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Prince George Louis of Hesse-Darmstadt
1669 – September 13, 1705 (aged 36)
Source: Stadtarchiv Darmstadt)
Place of birth Darmstadt, Hesse, Germany
Place of death Barcelona, Spain
Allegiance Austria, Great Britain

Prince George Louis of Hesse-Darmstadt (1669 – September 13, 1705) was a Field Marshal in the Austrian army. He is known for his career in Habsburg Spain, as Viceroy of Catalonia (1698–1701), head of the Austrian army in the War of Spanish Succession (1701–1705) and conqueror of Gibraltar in 1704. He was known in Spanish as Jorge de Darmstadt and in Catalan as Jordi Darmstadt.


Early life

Born in Darmstadt, Hesse, Germany in 1669,[1] George Louis of Hesse-Darmstadt was the third son of Louis VI, Landgrave of Hesse-Darmstadt. After the early death of his father, he was raised by his mother Elisabeth Dorothea of Sachsen-Gotha. In 1686 he undertook a "Grand Tour" through France and Switzerland.

As youngest son, he had little chance of becoming Landgrave, and therefore he was destined for a military career.

Military career

First he fought against the Turks under Prince Eugene of Savoy. He was present at the Battle of Mohacs. Then he joined William III of Orange in the Irish campaign. After his return he converted to Catholicism and became Generalfeldwachtmeister (Major-General)in the Austrian Army in 1692, at the age of 23.[1]

Then he fought against the French in the Nine Years' War. In 1695 he was sent by the Emperor to Spain at the head of an army-unit of 2,000 German soldiers to help defend Catalonia against superior French army and navy forces.[1]

In 1697 he defended Barcelona which was under siege by Vendôme by land and admiral D’Estrées by sea.[1] Finally the city surrendered after a siege of 52 days.[1] This was ordered from Madrid and against the will of prince George Louis.

Later life

After the war he was honoured in Spain and made a knight in 1697 of the Order of the Golden Fleece.[1] After the withdrawal of the French, he became Viceroy of Catalonia, being recorded in the Spanish official records as Jorge de Darmstadt. He learned some Catalan and initiated some reforms, making him quite popular in the region. In 1699 he was appointed General der Kavallerie (General of Cavalry).[1]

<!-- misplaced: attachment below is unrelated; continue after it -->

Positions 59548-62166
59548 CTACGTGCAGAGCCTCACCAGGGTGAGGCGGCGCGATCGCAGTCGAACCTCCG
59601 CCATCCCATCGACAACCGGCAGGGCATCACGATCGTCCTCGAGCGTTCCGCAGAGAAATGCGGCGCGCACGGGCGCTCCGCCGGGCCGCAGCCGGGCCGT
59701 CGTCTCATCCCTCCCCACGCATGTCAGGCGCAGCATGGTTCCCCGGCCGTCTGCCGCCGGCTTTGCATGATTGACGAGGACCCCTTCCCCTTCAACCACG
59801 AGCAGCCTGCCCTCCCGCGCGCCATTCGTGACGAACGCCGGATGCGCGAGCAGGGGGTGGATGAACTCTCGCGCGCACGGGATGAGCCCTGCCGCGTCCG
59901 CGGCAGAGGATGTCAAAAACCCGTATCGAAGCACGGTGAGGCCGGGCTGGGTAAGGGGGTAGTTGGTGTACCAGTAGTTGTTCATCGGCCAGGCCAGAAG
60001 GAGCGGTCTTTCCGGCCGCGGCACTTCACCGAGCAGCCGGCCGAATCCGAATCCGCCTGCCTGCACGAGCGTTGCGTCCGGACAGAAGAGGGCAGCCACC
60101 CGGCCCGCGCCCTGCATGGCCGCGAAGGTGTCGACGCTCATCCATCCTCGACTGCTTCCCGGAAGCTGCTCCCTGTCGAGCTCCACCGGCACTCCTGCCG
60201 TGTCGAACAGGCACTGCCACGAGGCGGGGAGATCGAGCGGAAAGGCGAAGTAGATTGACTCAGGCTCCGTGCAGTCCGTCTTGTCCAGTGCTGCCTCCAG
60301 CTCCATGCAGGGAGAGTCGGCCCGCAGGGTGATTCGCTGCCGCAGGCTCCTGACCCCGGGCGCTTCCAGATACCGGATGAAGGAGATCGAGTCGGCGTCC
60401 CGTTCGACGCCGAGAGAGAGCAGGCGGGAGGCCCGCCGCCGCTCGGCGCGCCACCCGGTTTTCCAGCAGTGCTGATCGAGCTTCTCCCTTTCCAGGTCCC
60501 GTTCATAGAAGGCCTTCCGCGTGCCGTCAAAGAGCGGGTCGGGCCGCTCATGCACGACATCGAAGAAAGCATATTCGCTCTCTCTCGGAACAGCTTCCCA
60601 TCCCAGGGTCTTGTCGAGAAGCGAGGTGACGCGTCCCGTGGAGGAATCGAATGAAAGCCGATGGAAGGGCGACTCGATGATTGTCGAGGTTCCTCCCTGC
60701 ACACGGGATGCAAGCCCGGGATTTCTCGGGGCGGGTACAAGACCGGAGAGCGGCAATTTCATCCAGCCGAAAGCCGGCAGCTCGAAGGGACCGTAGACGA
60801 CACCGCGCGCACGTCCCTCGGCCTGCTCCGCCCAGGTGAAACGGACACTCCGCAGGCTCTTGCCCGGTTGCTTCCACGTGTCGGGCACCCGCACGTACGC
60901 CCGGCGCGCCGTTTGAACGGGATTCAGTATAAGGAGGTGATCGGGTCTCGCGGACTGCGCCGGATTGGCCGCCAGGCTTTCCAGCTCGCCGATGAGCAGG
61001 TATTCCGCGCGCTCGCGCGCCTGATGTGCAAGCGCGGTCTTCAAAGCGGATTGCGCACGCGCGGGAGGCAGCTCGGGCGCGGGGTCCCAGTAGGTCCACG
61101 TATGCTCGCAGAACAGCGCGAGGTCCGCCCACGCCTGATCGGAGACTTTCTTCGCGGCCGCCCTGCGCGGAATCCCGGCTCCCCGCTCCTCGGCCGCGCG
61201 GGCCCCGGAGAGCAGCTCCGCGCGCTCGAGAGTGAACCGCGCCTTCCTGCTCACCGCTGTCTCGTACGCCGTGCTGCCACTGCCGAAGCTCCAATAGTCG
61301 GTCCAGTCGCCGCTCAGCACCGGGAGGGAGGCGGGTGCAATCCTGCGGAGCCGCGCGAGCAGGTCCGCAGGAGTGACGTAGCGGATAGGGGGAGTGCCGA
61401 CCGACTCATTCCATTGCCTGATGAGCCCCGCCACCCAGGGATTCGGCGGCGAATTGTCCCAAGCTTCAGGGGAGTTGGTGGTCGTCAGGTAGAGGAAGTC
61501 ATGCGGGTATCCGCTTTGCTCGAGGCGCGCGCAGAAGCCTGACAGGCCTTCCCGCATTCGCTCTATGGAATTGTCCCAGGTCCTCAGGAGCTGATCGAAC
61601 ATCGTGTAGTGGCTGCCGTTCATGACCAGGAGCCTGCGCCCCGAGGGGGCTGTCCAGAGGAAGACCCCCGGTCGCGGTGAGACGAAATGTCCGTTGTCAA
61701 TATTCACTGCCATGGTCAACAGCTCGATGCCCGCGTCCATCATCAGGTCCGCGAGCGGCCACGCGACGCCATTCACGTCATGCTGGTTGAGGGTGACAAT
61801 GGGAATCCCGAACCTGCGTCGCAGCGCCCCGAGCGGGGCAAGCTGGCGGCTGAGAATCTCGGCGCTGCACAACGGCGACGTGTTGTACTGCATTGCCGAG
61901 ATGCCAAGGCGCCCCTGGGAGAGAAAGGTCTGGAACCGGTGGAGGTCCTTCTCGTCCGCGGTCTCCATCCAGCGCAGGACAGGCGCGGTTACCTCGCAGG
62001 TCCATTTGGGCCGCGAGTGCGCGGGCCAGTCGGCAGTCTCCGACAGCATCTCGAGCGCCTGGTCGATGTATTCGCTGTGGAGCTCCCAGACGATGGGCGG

But in 1700 King Carlos II died and was succeeded as King by the French Philip V. Prince George Louis was replaced in 1701 by a pro-Bourbon Viceroy: Luis Antonio Tomás Fernández de Portocarrero, and he returned to Austria. There, he was ordered by the Emperor Leopold to negotiate an alliance with Great Britain and Portugal to support the claims to the Spanish throne of Leopold's son, the Archduke Charles.

After the start of the War of Spanish Succession he was appointed the head of the Austrian troops supporting Archduke Charles's cause in Spain. In 1704, under his command, 1,800 Dutch and British Marines were landed near Gibraltar, took the fortress and defended it successfully against a Spanish-French siege, holding off repeated attacks.[1] When the siege was abandoned in 1705, he left Gibraltar (still nominally under Archduke Charles but de facto beginning a period of British rule in that city) and took command of the conquest on Barcelona. He was killed on September 13, storming the citadel of Montjuich.[1]

His body was embalmed and buried in the Església dels Josepets de Gràcia. His heart was sent in 1711 to Darmstadt, where it remains in the Stadtkirche until today. He is known by the Catalans as Príncep Jordi (Prince George). A street In Barcelona was named after him: Carrer del Príncep Jordi.

See also


External links

Government offices
Preceded by
Sir George Rooke
Governor of Gibraltar
4 August 1704 — 6 August 1704
Succeeded by
John Nugent


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